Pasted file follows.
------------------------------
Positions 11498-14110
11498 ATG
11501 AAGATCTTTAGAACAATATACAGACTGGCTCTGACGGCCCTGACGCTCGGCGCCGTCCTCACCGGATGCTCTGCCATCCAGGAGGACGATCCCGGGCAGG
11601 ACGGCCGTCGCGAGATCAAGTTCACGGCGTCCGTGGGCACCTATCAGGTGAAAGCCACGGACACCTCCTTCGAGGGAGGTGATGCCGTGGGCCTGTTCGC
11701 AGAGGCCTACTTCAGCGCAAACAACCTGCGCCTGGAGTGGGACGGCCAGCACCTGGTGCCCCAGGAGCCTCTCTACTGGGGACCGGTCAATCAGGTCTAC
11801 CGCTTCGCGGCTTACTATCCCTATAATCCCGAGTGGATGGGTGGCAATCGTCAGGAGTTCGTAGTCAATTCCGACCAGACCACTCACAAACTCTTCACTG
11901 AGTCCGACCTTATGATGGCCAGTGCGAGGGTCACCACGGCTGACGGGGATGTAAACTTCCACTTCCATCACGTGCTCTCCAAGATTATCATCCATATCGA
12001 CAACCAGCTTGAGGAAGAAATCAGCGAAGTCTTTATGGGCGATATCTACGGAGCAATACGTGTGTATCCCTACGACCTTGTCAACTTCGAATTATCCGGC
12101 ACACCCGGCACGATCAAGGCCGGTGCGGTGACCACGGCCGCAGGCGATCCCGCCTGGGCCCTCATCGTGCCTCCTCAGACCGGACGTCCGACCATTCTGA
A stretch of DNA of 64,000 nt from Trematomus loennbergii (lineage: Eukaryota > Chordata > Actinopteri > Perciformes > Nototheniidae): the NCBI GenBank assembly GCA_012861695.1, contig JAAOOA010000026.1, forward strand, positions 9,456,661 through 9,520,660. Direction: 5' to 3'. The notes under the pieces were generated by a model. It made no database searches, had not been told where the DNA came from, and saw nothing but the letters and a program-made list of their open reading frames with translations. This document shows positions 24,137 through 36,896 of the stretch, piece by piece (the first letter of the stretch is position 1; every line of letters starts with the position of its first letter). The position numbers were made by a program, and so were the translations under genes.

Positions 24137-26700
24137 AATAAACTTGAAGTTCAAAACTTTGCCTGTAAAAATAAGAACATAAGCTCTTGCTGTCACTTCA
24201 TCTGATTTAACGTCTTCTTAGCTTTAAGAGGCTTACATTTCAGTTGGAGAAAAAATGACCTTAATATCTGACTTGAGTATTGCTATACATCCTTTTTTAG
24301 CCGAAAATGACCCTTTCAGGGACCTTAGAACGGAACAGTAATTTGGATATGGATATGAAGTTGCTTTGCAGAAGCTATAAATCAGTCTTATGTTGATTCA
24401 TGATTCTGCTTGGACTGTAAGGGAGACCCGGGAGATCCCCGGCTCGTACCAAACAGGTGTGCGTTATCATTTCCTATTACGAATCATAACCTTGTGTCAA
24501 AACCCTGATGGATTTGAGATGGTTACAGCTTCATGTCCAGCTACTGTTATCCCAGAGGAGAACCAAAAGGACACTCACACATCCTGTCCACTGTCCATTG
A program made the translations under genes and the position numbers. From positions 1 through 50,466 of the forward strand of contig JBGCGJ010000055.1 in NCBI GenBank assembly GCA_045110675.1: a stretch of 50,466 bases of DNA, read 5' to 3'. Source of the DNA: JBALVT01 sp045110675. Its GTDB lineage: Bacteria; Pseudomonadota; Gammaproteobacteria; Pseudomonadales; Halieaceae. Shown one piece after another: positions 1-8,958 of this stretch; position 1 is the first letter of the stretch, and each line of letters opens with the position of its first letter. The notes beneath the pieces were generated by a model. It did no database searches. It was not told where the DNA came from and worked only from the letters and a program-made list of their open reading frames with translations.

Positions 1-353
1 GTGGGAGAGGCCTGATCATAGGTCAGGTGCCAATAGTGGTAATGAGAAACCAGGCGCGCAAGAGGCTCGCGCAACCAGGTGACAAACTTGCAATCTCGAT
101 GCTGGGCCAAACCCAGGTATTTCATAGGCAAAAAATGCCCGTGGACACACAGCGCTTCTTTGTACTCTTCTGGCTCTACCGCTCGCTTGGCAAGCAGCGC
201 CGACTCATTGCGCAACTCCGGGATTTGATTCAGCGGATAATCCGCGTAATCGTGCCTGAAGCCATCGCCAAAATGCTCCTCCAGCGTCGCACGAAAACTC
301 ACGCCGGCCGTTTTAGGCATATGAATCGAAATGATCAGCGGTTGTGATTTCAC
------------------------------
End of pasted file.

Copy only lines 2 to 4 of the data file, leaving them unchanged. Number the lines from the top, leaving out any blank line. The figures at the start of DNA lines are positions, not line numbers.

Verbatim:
11498 ATG
11501 AAGATCTTTAGAACAATATACAGACTGGCTCTGACGGCCCTGACGCTCGGCGCCGTCCTCACCGGATGCTCTGCCATCCAGGAGGACGATCCCGGGCAGG
11601 ACGGCCGTCGCGAGATCAAGTTCACGGCGTCCGTGGGCACCTATCAGGTGAAAGCCACGGACACCTCCTTCGAGGGAGGTGATGCCGTGGGCCTGTTCGC